Ferrari has recently suffered a setback, as their two vehicles concluded in ninth and tenth positions at Silverstone and in seventh and eighth spots in Hungary the previous weekend.
However, Vasseur emphasizes that the key focus for the Italian team should be on refining their own performance and not get overly preoccupied with the front-runners.
“Red Bull is currently leading, but the sentiment was quite identical when Mercedes held the reins a few years back,” he explained. “What truly matters is to concentrate on our own performance, strive to maximize what we have, minimize errors, improve our performance and let the outcome follow.
“To regain the lead, it’s not about obsessing over Red Bull and figuring out our next move. We need to refine ourselves. We are in the process of development, advancing in all possible directions, striving to boost aero, suspension and everything within our control, and we are straining every nerve to enhance our performance.
“But it’s also crucial to understand that despite the erratic performance, a significant leap forward isn’t guaranteed with an upgrade.
“We made major introductions in Barcelona, and we possibly improved the following week. Alfa Romeo, too, introduced something a week or two back, and they performed impressively this weekend [in Hungary], at least in the qualifying rounds.
“This signifies that understanding the upgrade is equally crucial. And it’s not solely about creating a headline package.”
Frederic Vasseur, Team Principal and General Manager, Scuderia Ferrari
Photo by: Ferrari
Vasseur highlighted that it’s challenging to make significant in-season strides due to the restrictions imposed by the cost cap.
“I believe everyone is making improvements,” he stated. “However, the reality of the regulations and cost cap is that our rate of improvement has been considerably slower than in the past. When there is a considerable gap, it becomes rather difficult to bridge.
“Reviewing the last four or five weekends, it was once us leading in qualifying, once McLaren, once Mercedes. But we always trail Red Bull and there’s still a considerable gap during the race.”
He underscored that the difference to the top team has been fairly consistent in qualifying and race trim since the start of the season: “I would claim that this has been the case since the season’s commencement, as our qualifying average is around 0.2-3%, and likely 0.7% higher in the race, which is true for everyone, including Mercedes.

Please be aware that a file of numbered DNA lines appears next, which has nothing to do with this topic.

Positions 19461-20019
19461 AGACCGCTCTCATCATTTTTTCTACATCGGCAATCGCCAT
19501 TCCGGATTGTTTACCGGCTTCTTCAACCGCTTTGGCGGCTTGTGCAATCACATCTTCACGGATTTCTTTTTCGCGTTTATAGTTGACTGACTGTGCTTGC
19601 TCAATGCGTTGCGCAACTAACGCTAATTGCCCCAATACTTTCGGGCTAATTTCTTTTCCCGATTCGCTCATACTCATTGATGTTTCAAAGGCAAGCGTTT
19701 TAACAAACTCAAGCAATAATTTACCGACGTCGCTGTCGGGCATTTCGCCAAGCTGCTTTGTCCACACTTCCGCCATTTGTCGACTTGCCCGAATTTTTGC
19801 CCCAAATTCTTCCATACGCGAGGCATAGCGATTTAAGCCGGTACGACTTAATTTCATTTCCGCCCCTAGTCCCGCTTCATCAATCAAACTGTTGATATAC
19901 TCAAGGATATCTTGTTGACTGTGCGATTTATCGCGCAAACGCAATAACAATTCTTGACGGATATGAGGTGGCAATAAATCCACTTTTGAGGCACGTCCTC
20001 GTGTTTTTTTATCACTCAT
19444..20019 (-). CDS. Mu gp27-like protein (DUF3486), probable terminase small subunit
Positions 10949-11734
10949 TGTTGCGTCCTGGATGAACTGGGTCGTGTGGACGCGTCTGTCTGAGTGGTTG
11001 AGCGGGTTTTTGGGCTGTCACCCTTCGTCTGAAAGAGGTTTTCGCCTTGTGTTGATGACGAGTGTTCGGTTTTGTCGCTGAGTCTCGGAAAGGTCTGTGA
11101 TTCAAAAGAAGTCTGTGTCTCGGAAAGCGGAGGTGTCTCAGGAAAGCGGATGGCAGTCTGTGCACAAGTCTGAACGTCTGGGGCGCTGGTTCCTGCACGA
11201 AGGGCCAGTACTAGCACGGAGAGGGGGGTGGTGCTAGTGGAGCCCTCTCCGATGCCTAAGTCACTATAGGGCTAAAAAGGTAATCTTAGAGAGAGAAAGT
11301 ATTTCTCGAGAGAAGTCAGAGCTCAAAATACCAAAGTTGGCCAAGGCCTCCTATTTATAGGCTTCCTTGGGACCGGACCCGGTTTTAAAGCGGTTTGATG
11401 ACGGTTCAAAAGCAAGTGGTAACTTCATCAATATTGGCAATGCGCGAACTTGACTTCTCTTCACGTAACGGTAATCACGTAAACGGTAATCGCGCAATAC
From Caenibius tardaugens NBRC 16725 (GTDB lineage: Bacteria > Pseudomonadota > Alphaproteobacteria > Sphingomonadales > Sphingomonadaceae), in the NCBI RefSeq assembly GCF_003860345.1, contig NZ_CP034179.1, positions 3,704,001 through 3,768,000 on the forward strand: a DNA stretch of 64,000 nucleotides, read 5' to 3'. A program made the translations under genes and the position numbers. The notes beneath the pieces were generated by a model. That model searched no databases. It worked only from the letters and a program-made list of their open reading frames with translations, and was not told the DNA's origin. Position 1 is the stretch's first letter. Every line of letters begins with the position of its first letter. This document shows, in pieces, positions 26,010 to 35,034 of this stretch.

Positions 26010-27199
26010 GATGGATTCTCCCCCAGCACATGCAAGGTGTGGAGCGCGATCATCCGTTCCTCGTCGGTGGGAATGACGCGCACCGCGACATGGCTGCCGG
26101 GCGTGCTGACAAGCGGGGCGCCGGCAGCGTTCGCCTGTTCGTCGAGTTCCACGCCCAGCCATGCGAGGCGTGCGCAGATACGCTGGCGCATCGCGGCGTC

“Generally, it’s Red Bull that exhibits superior race performance than the others who lag behind. And this hasn’t been a recent trend, it was probably a tad less noticeable in Spielberg, but has been the situation all season long.”
Frequently Asked Questions (FAQs) about Ferrari’s F1 Performance Improvement
What has been Ferrari’s recent performance in F1?
Ferrari has faced some setbacks recently, with their cars finishing ninth and tenth at Silverstone and seventh and eighth in Hungary.
What does Frederic Vasseur say about Ferrari’s current F1 situation?
Frederic Vasseur, Team Principal and General Manager of Scuderia Ferrari, emphasizes the importance of focusing on self-improvement. He insists that Ferrari is making progress in all directions, including aerodynamics and suspension, and is “pushing like hell” to do a better job.
How does Vasseur view the competition with Red Bull?
Vasseur is aware of Red Bull’s current lead, but he asserts that the focus shouldn’t be on their rivals but on improving Ferrari’s performance. He believes that concentrating on their own progress and reducing mistakes is more crucial.
What are the challenges faced by Ferrari in making progress in the season?
Vasseur acknowledges the difficulty of making significant progress in-season due to cost cap restrictions. These constraints mean that teams are improving at a slower rate than in the past, making it hard to close any substantial performance gap.
How does Vasseur view the performance of Ferrari compared to other teams?
Vasseur maintains that the margin to the top team has been consistent over the year in both qualifying and race trim. He cites an average difference of around 0.2-3% in qualifying and approximately 0.7% more in the race, a trend which holds true for other teams as well.